Types of volcanoes: ď Ź

Composite Volcanoes-are a mixture between shield volcanoes and cone volcanoes, their eruptions are explosive.

Types of volcanoes: Composite Volcanoes  Shield Volcanoes-are low and flat and have small, flowing eruptions 

Types of volcanoes: Composite (Strato) Volcanoes  Shield Volcanoes  Cinder Cones - Cones are the tallest and largest volcanoes, and they have VERY explosive eruptions. 

Types of volcanoes: Composite Volcanoes  Shield Volcanoes  Cinder Cones  Spatter Cones 

Types of volcanoes: Composite Volcanoes  Shield Volcanoes  Cinder Cones  Spatter Cones  Super (Complex) Volcanoes 

In Summary.. Volcanoes are extremely hazardous.  However, the volcano can be studied, monitored and understood.  Each volcano is different, and offers a unique set of dangers  Plans may be emplaced to help control potential damage. 

Post-lecture Question: ď Ź

What should geologists do about volcanic eruptions in the future? 1. Study volcanoes to find out more about how and why they erupt 2. Monitor the volcanoes 3. Develop hazard mitigation plans 4. Understand the population around volcanoes, i.e. why do people choose to live near volcanoes? 5. Education

Warm Up 1. What is a divergent boundary? Draw one.  2. What is a convergent boundary? Draw.  3. What is subduction? Draw.  4. What is a transform boundary? Draw.  5. What is the lithosphere?  6. What are the layers of the atmosphere? 


ď Ź

As with volcanoes, earthquakes are not randomly distributed over the globe Figure showing the distribution of earthquakes around the globe

ď Ź

At the boundaries between plates, friction causes them to stick together. When built up energy causes them to break, earthquakes occur.

Where do they happen? Most often they happen where the plates meet (fault lines) ď Ź Sometimes in the middle of the plate where the crust becomes very heavy and drops like a sink hole. Ex: Mississippi River delta ď Ź

ď Ź

ď Ź

Friction causes the plates to get stuck, building pressure and when the pressure if released, an earthquake occurs. The point where the earthquake starts is called the focus.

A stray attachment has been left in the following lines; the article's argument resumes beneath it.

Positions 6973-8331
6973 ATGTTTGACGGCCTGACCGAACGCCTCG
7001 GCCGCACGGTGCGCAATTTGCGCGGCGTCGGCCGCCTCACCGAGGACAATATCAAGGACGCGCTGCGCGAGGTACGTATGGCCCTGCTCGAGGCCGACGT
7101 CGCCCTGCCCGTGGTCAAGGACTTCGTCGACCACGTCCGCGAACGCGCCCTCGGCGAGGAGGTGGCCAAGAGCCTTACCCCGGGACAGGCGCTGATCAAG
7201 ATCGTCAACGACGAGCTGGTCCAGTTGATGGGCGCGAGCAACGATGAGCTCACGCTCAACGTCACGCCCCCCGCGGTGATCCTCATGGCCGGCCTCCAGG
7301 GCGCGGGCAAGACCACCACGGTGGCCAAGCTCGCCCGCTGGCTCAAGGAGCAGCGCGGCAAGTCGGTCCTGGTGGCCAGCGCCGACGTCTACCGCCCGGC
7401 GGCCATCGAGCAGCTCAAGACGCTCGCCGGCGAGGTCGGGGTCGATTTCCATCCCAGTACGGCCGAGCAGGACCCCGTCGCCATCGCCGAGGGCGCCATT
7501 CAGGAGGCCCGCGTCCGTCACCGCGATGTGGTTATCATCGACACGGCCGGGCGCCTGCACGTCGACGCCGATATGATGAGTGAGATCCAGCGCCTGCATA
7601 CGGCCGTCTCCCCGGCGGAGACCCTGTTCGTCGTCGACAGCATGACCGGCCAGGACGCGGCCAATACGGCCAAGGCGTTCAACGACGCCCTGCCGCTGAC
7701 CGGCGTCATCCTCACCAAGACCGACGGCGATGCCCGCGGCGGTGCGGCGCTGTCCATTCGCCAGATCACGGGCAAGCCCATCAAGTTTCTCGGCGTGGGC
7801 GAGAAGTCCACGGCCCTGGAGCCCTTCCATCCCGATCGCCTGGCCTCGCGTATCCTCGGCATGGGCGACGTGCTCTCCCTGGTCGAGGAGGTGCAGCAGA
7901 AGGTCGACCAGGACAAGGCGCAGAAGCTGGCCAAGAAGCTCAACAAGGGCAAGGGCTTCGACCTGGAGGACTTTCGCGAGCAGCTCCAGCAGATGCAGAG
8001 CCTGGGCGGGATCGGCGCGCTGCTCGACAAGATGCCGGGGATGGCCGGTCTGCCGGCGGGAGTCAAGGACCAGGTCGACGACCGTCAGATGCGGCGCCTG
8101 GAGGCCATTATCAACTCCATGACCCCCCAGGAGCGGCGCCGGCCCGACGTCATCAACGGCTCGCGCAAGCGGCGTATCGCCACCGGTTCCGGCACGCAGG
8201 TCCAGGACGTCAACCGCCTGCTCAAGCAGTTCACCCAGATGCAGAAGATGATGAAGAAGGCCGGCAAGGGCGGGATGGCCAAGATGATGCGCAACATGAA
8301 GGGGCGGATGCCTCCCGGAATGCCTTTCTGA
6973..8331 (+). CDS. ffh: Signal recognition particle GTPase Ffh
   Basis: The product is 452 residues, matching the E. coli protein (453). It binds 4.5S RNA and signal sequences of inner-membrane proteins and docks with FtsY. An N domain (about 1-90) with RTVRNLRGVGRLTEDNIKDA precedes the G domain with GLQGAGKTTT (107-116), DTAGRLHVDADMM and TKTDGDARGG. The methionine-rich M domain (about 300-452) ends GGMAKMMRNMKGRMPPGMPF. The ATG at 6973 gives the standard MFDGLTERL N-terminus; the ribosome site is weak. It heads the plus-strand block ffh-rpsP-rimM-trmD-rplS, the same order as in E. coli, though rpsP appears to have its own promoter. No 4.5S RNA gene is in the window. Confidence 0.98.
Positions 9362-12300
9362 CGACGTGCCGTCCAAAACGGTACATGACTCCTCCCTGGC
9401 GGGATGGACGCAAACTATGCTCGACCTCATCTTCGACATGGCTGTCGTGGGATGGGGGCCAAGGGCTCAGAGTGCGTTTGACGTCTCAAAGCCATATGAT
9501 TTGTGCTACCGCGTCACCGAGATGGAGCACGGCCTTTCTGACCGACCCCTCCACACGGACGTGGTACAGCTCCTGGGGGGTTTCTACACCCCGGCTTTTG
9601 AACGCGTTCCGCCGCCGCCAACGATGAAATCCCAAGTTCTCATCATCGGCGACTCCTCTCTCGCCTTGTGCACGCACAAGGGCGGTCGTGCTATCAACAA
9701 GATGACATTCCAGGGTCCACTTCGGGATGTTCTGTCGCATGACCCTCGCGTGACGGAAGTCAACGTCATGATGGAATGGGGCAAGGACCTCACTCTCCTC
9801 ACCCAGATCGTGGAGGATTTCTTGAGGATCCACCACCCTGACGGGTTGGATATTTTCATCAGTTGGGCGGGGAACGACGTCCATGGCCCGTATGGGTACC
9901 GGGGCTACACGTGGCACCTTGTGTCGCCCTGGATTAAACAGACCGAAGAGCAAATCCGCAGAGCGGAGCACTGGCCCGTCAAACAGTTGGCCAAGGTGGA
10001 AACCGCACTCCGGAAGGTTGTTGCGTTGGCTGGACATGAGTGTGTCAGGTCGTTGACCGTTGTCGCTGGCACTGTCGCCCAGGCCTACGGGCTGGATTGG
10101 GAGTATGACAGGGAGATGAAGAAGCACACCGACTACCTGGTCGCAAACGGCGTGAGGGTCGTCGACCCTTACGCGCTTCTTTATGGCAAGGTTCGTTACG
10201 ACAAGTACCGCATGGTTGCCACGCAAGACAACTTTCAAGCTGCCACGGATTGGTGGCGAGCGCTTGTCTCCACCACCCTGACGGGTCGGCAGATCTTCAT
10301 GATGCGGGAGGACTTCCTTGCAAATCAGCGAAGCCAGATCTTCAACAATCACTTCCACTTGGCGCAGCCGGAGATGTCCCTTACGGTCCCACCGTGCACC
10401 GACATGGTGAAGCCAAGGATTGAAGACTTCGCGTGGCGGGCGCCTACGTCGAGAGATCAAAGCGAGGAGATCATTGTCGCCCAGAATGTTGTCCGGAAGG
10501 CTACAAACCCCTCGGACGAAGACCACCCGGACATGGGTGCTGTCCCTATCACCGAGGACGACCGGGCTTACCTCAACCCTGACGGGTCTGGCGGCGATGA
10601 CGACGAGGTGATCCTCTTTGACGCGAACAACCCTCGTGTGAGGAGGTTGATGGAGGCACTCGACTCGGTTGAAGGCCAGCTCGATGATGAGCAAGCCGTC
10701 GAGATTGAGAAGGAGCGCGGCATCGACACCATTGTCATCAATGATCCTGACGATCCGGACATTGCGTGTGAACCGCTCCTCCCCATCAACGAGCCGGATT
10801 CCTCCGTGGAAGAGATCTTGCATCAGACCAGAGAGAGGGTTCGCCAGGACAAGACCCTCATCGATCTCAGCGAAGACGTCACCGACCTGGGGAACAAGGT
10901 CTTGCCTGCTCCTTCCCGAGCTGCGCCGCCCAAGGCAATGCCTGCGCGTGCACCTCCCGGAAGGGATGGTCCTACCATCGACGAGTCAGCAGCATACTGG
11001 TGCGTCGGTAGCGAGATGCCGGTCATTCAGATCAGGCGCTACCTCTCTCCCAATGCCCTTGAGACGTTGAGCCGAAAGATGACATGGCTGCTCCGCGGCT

Where do earthquakes form?

Figure showing the tectonic setting of earthquakes

Earthquake key terms:  Foot

wall: The plate that doesn’t move during an Earthquake.  Hanging wall: The plate that moves during an Earthquake.  Fault plane: The plane along which the break between two plates occurs.  Fault line: The line in the surface of the Earth caused by the fault plane.

How do they move? 5 ways  Strike-Slip Quake (happen at transform boundaries)  Normal- Hanging wall moves down. (divergent boundaries)  Reverse/Thrust Quakeshanging wall moves up (convergent boundaries.) 

How do they move?

Horst Quakes  A horst represents a block pushed upward by the faulting, and a graben is a block that has dropped due to the faulting.  Graben Quakes 

Strike-slip Earthquakes

Normal Earthquake:

Normal Earthquake:

Reverse (Thrust) Earthquake:



Warm Up 1. What is an earthquake?  2. Where do earthquakes happen?  3. What is a strike slip earthquake?  4. What is a normal earthquake?  5. What is a reverse earthquake?  6. What is a horst earthquake?  7. What is a graben earthquake? 

How do you tell how severe an earthquake is? Earthquakes generate seismic waves which can be detected with a sensitive instrument called a seismograph . ď Ź The Richter Scale is based in energy released as measured by maximum wave amplitude on a seismograph. ď Ź

Richter Scale Richter scale no.

No. of earthquakes per year

Typical effects of this magnitude

< 3.4

800 000

3.5 - 4.2

30 000

4.3 - 4.8

4 800

Most people notice them, windows rattle.

4.9 - 5.4


Everyone notices them, dishes may break, open doors swing.

5.5 - 6.1


Slight damage to buildings, plaster cracks, bricks fall.

6.2 6.9


Much damage to buildings: chimneys fall, houses move on foundations.

7.0 - 7.3


Serious damage: bridges twist, walls fracture, buildings may collapse.

7.4 - 7.9


Great damage, most buildings collapse.

> 8.0

One every 5 to 10 years

Detected only by seismometers Just about noticeable indoors

Total damage, surface waves seen, objects thrown in the air.

Seismic Activity 

Earthquake activity commonly precedes an eruption – Result of magma pushing up towards the surface – Increase volume of material in the volcano shatters the rock – This causes earthquakes

Seismic Activity Earthquake activity is measured by Seismographs Seismographs are stationed on the flanks of the volcano These record the frequency, duration and intensity of the earthquakes and report it back to the volcano observatory.

Earthquakes Large volumes of magma moving through the shallow crust can cause large earthquakes. ď Ź This can lead to building collapse, slope failure and avalanches ď Ź


Destruction after a volcanic induced earthquake in Japan

Pyroclastic flow ď Ź

A pyroclastic flow is a fluidized mixture of solid to semi-solid fragments and hot, expanding gases that flows down the flank of a volcanic edifice. The features are heavierthan-air emulsions that move much like a snow avalanche, except that they are fiercely hot, contain toxic gases, and move at phenomenal, hurricane-force speeds, often over 100 km/hour. They are the most deadly of all volcanic phenomena.

Pyroclastic Surge ď Ź

Pyroclastic Surge: A more energetic and dilute mixture of searing gas and rock fragments is called a pyroclastic surge. Surges move easily up and over ridges; flows tend to follow valleys. They are relatively thin; usually no more than about 10 cm thick, except in local "drifts" (like snow).

Deeper Learnings About Volcanoes and Earthquakes  

Grow your knowledge about volcanoes and earthquakes.

Deeper Learnings About Volcanoes and Earthquakes  

Grow your knowledge about volcanoes and earthquakes.